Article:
The Leopard by Giuseppe di Lampedusa

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Damn, what a good read. The language is rich, the observations profound and timeless, and the book’s provenance is impeccable: written by a minor Italian aristocrat who did nothing much else of note in his life, the novel was published posthumously in 1958 and must be the best translated historical novel of modern times. It tells the story of the decline of the last Sicilian aristocratic house and its wise but ironic prince, the leopard. It is Shakespearean in its themes, intelligence and at times playfulness. It took me a while to get used to its richness of language, but by the end I was in tears, literally. Wise, funny, relevant and moving. This is how you do literature.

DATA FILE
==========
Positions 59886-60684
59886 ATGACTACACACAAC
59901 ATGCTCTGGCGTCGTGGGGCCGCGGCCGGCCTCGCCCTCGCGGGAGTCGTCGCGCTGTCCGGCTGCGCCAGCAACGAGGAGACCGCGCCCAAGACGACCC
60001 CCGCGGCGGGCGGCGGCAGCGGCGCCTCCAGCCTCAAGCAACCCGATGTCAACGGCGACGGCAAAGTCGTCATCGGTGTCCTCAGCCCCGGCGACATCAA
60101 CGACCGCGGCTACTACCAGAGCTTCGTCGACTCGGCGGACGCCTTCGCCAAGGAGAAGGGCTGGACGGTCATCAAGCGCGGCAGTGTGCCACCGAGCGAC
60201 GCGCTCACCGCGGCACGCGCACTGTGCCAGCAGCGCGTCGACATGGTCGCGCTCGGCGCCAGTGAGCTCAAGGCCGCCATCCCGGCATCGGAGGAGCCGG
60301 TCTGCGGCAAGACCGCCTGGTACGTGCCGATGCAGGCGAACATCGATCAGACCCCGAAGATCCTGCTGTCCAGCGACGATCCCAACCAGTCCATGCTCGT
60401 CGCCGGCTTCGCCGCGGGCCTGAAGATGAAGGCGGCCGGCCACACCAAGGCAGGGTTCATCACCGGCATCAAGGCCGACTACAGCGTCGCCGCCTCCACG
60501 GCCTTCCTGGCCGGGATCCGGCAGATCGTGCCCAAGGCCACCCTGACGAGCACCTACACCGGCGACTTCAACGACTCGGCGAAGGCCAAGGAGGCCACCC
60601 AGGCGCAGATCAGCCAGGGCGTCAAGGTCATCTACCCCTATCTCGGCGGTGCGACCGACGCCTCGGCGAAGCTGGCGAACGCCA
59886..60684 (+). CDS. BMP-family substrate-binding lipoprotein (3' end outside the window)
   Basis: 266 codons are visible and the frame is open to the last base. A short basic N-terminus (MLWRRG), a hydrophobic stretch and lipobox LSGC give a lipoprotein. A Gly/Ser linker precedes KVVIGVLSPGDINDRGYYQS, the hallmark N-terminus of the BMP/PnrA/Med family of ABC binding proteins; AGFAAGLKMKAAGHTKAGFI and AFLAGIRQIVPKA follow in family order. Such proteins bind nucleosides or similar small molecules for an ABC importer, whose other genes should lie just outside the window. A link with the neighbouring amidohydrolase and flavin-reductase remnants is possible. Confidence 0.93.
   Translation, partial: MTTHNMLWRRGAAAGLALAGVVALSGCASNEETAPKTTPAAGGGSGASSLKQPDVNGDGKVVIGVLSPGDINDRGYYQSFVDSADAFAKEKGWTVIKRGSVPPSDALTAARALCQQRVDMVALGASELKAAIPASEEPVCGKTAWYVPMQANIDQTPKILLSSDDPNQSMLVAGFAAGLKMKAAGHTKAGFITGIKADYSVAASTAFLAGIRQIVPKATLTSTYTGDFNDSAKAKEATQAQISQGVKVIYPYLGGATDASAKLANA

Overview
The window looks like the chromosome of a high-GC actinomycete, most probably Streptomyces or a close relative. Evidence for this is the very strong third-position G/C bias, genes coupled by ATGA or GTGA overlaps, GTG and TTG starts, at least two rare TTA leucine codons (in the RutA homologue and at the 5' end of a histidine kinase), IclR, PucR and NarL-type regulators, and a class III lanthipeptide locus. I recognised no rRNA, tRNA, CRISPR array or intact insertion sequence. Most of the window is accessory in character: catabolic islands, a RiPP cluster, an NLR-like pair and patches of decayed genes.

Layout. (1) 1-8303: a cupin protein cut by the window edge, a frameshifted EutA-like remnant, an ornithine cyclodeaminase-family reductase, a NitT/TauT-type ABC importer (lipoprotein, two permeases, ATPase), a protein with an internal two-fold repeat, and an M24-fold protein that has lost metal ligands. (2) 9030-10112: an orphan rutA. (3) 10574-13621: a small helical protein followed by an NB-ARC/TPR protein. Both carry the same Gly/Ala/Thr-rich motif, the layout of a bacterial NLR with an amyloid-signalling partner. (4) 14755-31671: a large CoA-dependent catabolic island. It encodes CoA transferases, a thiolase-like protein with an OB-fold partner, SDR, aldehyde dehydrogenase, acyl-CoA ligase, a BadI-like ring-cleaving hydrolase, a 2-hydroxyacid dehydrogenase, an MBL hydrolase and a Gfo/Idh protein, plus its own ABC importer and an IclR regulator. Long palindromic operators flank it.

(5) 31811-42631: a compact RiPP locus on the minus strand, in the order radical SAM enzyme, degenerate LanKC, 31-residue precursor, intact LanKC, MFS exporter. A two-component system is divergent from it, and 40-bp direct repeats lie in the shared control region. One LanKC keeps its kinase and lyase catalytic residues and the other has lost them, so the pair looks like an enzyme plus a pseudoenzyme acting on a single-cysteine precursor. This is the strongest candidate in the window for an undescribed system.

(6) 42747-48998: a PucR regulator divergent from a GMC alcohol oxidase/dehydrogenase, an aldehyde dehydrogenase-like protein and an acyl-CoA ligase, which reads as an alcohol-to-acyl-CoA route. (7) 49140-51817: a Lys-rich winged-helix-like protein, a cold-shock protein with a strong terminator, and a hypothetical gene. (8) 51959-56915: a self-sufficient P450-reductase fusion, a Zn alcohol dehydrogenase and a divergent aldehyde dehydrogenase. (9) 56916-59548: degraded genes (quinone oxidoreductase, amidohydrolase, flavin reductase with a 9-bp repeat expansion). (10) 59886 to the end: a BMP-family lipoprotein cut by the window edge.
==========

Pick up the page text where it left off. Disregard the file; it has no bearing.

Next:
No. 20 of 100 books I intend to read and review in 2019.

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Patrick Sherriff publishes a monthly newsletter highlighting good fiction about Japan and featuring an original painting or sketch. He lives in Abiko, Japan, with his wife and two daughters.